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    Maharashtra’s Big Push to Eliminate Piracy

    • 28.08.2018
    • By Creative First

    n 2016, Maharashtra saw a massive growth in cyber crimes. The government responded by creating the Maharashtra Cyber Digital Crime Unit (MCDCU) and becoming the first state to launch a cyber police station in every district. A year later, the Maharashtra Intellectual Property Crime Unit (MIPCU) was created to specifically address intellectual property crimes. As more of our personal, business, and governmental affairs go digital, the more critical it is that we have a robust Digital Crimes Unit.


    Maharashtra Cyber Security Project

    The central government is committed to taking cybercrime seriously, but this needs to be implemented at a state level. As a result, the government of Maharashtra aimed to uphold this aspect of the law by creating the Maharashtra Cyber Security Project. In addition to creating cyber police stations in every district, the Maharashtra Cyber Project has the objective of creating cybercrime investigation labs, training all police officers to identify a cybercrime, and also create awareness among citizens of Maharashtra.


    What is a Cyber Crime?

    Cyber-crimes cover a broad spectrum of criminal activity that occurs online including: website hacking, cyber stalking, cyber pornography, software piracy, and online fraud. For the entertainment industry, the biggest cyber-crime – and one we are actively fighting every day – is that of online piracy.


    Maharashtra Intellectual Property Crime Unit (MIPCU)

    The Film & Television Producers Guild of India and the Motion Pictures Association of America – India (MPA) played a huge part in the creation of MIPCU. The two met with Maharashtra’s Chief Minister, and as a result the state government agreed to the formation of MIPCU. We needed this unit because while we already had anti-piracy laws in place, there was no proper machinery to implement them. With the MIPCU we have a team in place with the skillset, know-how, and resources to tackle piracy crimes effectively.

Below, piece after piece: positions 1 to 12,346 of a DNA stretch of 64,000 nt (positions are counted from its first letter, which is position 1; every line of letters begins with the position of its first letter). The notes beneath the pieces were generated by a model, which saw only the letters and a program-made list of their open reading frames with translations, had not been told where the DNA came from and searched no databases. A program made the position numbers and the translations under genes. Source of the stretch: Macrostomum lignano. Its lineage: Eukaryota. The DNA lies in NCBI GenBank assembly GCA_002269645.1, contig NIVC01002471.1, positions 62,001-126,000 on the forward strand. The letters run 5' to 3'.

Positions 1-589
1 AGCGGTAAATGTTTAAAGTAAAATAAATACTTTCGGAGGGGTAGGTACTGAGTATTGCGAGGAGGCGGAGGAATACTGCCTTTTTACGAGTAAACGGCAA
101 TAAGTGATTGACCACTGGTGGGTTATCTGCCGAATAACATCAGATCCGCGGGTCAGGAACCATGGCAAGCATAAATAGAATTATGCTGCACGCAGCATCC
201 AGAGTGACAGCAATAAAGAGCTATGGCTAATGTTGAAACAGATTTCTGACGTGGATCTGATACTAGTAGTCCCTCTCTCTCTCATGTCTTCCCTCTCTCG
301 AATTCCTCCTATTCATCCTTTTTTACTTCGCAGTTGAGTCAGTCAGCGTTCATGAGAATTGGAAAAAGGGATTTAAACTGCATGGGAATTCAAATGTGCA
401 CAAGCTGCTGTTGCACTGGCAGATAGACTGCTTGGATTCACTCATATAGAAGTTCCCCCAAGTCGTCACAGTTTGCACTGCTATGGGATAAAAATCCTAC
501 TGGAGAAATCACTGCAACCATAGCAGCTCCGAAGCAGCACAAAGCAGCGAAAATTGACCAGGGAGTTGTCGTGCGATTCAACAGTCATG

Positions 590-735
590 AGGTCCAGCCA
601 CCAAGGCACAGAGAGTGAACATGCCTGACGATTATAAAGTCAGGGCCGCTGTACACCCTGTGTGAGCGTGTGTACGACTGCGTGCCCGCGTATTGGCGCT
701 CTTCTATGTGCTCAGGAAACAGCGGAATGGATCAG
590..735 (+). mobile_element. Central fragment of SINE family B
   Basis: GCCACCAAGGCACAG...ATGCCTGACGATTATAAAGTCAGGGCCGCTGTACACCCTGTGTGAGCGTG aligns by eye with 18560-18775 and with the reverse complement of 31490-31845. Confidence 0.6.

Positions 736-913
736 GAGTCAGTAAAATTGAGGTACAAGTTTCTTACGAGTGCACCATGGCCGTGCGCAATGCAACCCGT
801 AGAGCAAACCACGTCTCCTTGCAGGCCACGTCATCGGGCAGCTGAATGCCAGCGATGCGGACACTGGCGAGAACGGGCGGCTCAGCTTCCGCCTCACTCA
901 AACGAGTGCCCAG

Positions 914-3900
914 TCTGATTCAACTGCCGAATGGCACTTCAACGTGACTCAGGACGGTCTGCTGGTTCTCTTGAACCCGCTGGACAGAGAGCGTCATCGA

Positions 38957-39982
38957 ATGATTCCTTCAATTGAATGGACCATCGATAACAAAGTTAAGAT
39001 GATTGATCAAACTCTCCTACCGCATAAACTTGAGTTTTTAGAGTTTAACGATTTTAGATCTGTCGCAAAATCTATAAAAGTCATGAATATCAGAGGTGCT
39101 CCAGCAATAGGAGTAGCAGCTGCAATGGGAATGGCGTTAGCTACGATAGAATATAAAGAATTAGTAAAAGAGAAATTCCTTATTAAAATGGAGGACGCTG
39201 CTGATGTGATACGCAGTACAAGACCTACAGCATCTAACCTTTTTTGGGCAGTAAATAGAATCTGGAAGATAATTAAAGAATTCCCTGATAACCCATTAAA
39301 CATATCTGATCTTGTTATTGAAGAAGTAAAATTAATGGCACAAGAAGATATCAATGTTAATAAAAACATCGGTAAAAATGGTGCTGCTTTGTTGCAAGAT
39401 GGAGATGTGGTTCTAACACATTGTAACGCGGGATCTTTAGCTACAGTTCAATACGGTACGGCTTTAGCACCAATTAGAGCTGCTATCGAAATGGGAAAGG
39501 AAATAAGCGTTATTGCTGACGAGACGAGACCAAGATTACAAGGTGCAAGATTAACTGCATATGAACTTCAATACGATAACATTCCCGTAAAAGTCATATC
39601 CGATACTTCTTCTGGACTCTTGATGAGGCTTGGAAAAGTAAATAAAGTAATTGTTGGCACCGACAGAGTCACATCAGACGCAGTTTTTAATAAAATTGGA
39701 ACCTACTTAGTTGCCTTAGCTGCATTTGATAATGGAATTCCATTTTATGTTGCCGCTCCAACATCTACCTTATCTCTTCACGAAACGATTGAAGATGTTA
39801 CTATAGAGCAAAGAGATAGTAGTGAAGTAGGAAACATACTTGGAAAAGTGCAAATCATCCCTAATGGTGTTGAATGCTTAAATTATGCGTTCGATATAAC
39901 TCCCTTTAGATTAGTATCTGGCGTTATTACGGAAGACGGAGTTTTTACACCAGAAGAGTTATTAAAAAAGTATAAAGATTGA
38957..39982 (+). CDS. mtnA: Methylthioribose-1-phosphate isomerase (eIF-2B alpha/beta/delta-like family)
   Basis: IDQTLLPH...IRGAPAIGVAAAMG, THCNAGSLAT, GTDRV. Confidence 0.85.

Taking Down Sites Pirating Content

    One of the biggest responsibilities the Digital Crime Unit has is to take down websites that offer pirated movies, music and other digital content.


    Within a month of setting up the Maharashtra Cyber Digital Crime Unit in August 2017, we identified 9000 websites where illegal content was being uploaded and distributed. Later, we shortlisted 1,300 sites to take legal action against.


    Since April 2018, we have suspended 29 pirate websites. These sites were illegally distributing many Bollywood songs and movies. Thanks to the Digital Crime Unit these sites are no longer accessible anywhere in the world. These sites had tens of millions of viewers each month. By our estimates, taking these sites down will result an additional Rs. 8 crore revenue per month for the film industry by shifting users of these sites to official platforms. It’s important to recognize that by doing this, we will not only be protecting the film industry’s revenue, but also adding to taxable revenues which will benefit all citizens of Maharashtra.


    Game of Thrones Leakage

    One of the most notable crackdowns was that of Game of Thrones, Season 7, Episode 4 which leaked online two days prior to its US release. Star India and Novi Digital filed the complaint. With the collective efforts of Cyber & PAW, Government of Maharashtra, and the office of DCP (Cyber), BKC, Mumbai, we were able to gather and analyze information and material and make four arrests.


    By making these arrests we are able to instill confidence in the Indian and international entertainment industry. Foreign production houses looking to collaborate with Indian companies for content creation need to know that they’re creative property will be protected. It also sends a clear message across industries that those who violate the law will pay the price.



    The Continued Fight Against Online Piracy

    Prior to the creation of these special units, individual producers would have to fight online piracy through John Doe court orders. As a result, they might be able to block their own content from appearing on some of these websites, but often it was a “too little too late” situation as far as revenues were concerned. Now, the Digital Crime Unit is able to expedite the process as well as proactively fight digital crime even before a complaint is filed.


    If other states follow suit in creating their own digital cells, we could more effectively tackle this vast problem. With the support of the central and state government, the entertainment industry, and other stakeholders such as MPA, we will to continue the fight against illegal digital distribution of content.